The only call of Christ is to follow Him. Since Christ’s life is a life of sacrifice, service, sharing, and suffering; the only possible way to follow Him is in a life of sacrifice, service, sharing, and suffering. Those who seek another path are no disciples at all. All Christians are called to vows of poverty, not to live in palaces owned by churches and kings, but to be really poor, poor in spirit. This is the only way.
 Many manuscripts have Good Teacher. Since this is at least as old as Justin Martyr (100-165) and Irenaeus (d. 202) it may be the original. It provides a shred of evidence that the Byzantine text preserves the original. If it is an interpretive comment from Justin and Irenaeus it shows from the earliest times that this discussion is not really about goodness in the abstract. The main point may lie beneath the surface, but the main point remains that Jesus is the Good One, about Whom we read. It may merely be the subtlety of the point that requires further interpretation for unlearned hearers. On the other hand, it could very well be the original.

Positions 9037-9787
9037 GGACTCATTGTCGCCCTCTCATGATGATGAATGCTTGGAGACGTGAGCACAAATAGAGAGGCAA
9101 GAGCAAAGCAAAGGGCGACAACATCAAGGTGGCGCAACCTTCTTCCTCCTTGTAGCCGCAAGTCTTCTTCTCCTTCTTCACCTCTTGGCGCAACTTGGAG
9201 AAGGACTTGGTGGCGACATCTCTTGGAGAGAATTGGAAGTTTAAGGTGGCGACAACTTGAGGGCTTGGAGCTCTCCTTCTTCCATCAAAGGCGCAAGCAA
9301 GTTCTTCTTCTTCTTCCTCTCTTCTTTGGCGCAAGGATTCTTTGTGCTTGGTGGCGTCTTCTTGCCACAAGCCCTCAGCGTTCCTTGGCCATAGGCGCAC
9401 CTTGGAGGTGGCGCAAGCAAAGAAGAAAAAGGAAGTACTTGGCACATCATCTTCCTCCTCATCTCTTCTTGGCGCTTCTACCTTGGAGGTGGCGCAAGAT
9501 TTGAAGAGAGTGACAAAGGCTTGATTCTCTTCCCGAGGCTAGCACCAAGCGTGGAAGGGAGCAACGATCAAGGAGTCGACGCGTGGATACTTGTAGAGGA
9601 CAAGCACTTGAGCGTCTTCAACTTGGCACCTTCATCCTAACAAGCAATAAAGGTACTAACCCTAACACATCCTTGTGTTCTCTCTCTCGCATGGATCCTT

Or, another reading in the next clause, also supported by Irenaeus (d. 202), may be the true original; “Why do you me call good? No one is good except One, Who is, God;” clarifies the matter somewhat: yet, what other conclusion could be drawn. To the Jew, God is the only One Who is truly good. The inquirer has just called Jesus good. Either that is unvarnished flattery, therefore an evil lie; or it is the truth, which makes Jesus, God. The inquirer is forced to think about what he is asking. Only two conclusions are really possible in either reading of the text. Both readings lead to the same conclusion: either Jesus is God, or Jesus is evil. Jesus cannot simply be a good man, not to a Jew. The clarification is necessary for those unfamiliar with Judaism; therefore it is useful for pulpit reading; yet, because of its age, may be the original text. Here is another shred of evidence that the Byzantine text preserves the original.